The Kiwanis, Pizza, Cake and Packing

The Executive Committee (I dubbed them that on Friday - sounds much better than "the ladies who pack") came over last Friday and eyes boggled when we put together the piles and piles and piles of stuff we got since January (January!).  I'm going to show you the finished product first (I think Suzanne is standing on a chair in the back).  From left to right its yours truly, Suzanne (suzanneknitter), Carlene (Carleneruns), Claire, and Jeanine (douceaubergine).  They were like machines, photographing, sorting, boxing.  I will say that after 6 years of this (I think its been that long, as a group), we've kind of got it down.  There's very little conversation about what goes where anymore - its more catching up as hands and legs move around my main floor, grouping and packing.

Claire is a relative (2 years?) baby to the process, but man we love that girl.  She's does it all - bagpiping, traveling, fund-raising, and yet finds time to come over and build 11 boxes, pack hats and mittens, pile and organize and keep up on the conversation.

What a great way to spend a Friday night.

Lots to say so I'm going to keep things very short and sweet:

1. The boxes were packed for both Arviat (the school will distribute) and Cape Dorset (the Justice Committee will coordinate distribution).  As soon as I hear back from either, I will be sure to post.

2. Needless to say, this was our biggest shipment ever.  First Air has been incredibly generous, but the size of our shipment has been so big this time, that there is no way we could request 100% sponsorship.  To give you an idea, I dropped off just 5 of those boxes at First Air Cargo today and the total weight was 116 pounds.  

This month I went to speak with the Kiwanis of Orleans who presented us with a wonderful cheque to help with shipping.  What this means is that we are able to ship all of the boxes to Cape Dorset and Arviat right away.  Can you see kids smiling, wearing new sweaters, lap blankets on elders, hats on preschoolers?  Yeah, me too.  What would we do without First Air and the Kiwanis?

3. Lots of other stuff going on: we've got another shipment targeted for Iqaluit in June - stuff will be going up with the Doctors again.  As soon as I get some dates, I'll let you know.

4. We're going to do another campaign called Tyler's Hats.  I'll post more about this later, but if you're looking at your stash, here are the high level deets:

We'd love for hats to be made using purple or blue yarn as the main colours (you can add any other colours you want as accents).  The hats will go to a community to honour a special young man who passed away far too soon and is the grandson of one of our stalwart contributors.  His eyes were blue and his favourite colour was purple.  He was special and important, and it would be like you were knitting and crocheting on his behalf for some great kids.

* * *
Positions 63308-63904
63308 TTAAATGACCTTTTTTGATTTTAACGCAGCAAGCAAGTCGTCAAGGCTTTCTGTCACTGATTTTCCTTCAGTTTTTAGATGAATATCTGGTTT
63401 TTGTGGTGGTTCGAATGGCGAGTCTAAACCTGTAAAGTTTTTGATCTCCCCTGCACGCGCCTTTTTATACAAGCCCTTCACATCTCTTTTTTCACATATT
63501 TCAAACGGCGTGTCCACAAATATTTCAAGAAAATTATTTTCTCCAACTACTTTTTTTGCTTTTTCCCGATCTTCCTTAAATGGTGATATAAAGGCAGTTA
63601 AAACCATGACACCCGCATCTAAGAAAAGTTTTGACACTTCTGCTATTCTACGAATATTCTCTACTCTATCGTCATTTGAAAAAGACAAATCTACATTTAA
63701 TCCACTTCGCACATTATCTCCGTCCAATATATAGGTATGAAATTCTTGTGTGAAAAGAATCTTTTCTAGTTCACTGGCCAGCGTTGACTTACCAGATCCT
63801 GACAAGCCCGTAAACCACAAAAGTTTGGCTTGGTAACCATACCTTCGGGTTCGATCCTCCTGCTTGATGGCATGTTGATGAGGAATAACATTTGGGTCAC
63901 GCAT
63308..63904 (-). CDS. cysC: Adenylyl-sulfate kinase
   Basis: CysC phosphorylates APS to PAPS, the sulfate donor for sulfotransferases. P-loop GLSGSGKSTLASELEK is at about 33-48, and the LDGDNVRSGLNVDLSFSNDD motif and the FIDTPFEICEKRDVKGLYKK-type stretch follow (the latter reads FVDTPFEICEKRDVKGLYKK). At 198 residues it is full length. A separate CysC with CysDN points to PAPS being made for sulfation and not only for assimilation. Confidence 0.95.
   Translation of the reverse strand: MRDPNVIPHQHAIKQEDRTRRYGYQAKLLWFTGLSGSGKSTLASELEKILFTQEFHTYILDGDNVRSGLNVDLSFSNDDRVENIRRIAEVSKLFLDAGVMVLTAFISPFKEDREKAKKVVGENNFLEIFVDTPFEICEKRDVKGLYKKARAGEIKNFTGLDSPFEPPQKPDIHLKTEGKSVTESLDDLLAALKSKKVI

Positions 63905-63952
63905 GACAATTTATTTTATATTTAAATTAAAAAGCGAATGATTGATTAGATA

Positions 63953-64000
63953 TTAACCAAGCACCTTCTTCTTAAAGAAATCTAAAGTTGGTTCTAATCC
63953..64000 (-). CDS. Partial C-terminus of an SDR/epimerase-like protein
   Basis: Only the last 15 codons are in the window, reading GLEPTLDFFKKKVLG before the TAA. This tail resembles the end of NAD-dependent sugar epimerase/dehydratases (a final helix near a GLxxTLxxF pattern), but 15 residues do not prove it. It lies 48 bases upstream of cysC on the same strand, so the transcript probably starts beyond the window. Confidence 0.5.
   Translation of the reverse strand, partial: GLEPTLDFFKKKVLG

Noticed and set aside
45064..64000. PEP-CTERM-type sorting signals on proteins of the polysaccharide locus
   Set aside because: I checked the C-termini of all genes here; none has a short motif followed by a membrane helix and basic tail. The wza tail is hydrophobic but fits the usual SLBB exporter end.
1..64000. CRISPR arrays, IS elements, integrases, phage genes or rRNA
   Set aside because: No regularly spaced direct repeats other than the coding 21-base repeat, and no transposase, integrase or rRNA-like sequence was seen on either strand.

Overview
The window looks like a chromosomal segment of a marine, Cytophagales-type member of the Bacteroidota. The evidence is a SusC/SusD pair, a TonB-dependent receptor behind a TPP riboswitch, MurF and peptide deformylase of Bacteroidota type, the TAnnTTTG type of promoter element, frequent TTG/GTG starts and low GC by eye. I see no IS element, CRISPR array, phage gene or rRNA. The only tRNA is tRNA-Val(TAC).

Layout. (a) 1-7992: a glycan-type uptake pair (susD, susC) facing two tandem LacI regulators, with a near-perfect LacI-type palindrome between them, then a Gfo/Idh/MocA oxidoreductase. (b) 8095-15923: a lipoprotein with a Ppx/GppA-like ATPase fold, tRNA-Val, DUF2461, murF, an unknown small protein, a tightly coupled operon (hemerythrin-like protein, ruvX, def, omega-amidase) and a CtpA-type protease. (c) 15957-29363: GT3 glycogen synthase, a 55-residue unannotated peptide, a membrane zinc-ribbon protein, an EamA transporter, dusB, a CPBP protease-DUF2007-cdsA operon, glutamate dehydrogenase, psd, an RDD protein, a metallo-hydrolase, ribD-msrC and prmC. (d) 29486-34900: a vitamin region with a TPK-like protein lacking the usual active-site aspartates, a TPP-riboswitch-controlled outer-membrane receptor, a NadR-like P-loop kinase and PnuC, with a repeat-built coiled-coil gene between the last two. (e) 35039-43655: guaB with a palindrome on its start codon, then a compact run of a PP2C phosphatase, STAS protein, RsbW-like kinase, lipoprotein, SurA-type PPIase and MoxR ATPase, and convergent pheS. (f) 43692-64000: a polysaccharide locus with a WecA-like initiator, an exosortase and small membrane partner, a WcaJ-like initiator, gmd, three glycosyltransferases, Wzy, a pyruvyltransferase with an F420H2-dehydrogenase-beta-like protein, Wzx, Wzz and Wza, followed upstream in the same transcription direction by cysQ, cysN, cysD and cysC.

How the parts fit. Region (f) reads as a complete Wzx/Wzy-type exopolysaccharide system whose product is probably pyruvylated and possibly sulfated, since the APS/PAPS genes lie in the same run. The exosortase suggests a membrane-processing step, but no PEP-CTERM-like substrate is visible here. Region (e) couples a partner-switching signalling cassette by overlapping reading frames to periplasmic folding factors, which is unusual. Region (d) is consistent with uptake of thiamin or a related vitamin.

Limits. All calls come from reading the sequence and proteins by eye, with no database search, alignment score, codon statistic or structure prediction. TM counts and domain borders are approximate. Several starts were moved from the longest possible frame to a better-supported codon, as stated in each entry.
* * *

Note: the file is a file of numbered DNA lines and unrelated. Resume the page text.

Okay, the comments below are going to be short and sweet today.  Please know that as we opened your boxes on Friday, we passed around your lovely hand knits, tried them on (yes we do that sometimes) and marvelled at the details.  The brevity of my comments by no means reflects the level of appreciation of your lovelies. 

Here we go now:

Claudette (Marie-Claude on Rav) is a wonderful and consistent contributor.  Suzanne brought in her items.  Everything she makes is thick, if you know what I mean.  We love thick.

Also by Claudette.

Sweater by Claudette, that will be loved by a five-year old.

Warm warm warm balaclavas by Claudette.

Claudette's neck-warmers.

Claudette's blankets.  I think I'm standing on a chair for this picture.
Um Claudette: this is what I made in the same time that it took for you to make all of the above.  Its a neck-warmer and I had to photograph it with a zoom.

These hats were dropped for by Jenny at Wool 'n' Things.  Clare met Jenny on a First Air flight to Bahamas (did I get that right Clare?).  They were reading the inflight magazine and Warm Hands was in it.  Somehow Clare wound up talking to the knitter, and it turns out she was knitting for us.  The world is way too small, is all I can say.

"Belleshaw" from Creemore Ontario made this beautiful woven blanket.  Belleshaw if your out there and reading this, I'd love to hear more!

Cathy Kihle of Sarnia Ontario, thank you for these great mittens and socks!

Jeremy!  How much do we love Jeremy!  He is our graphic designer.  Jeremy I hope you can tell from all of the pictures above that lots of people are using your labels.  Thank you!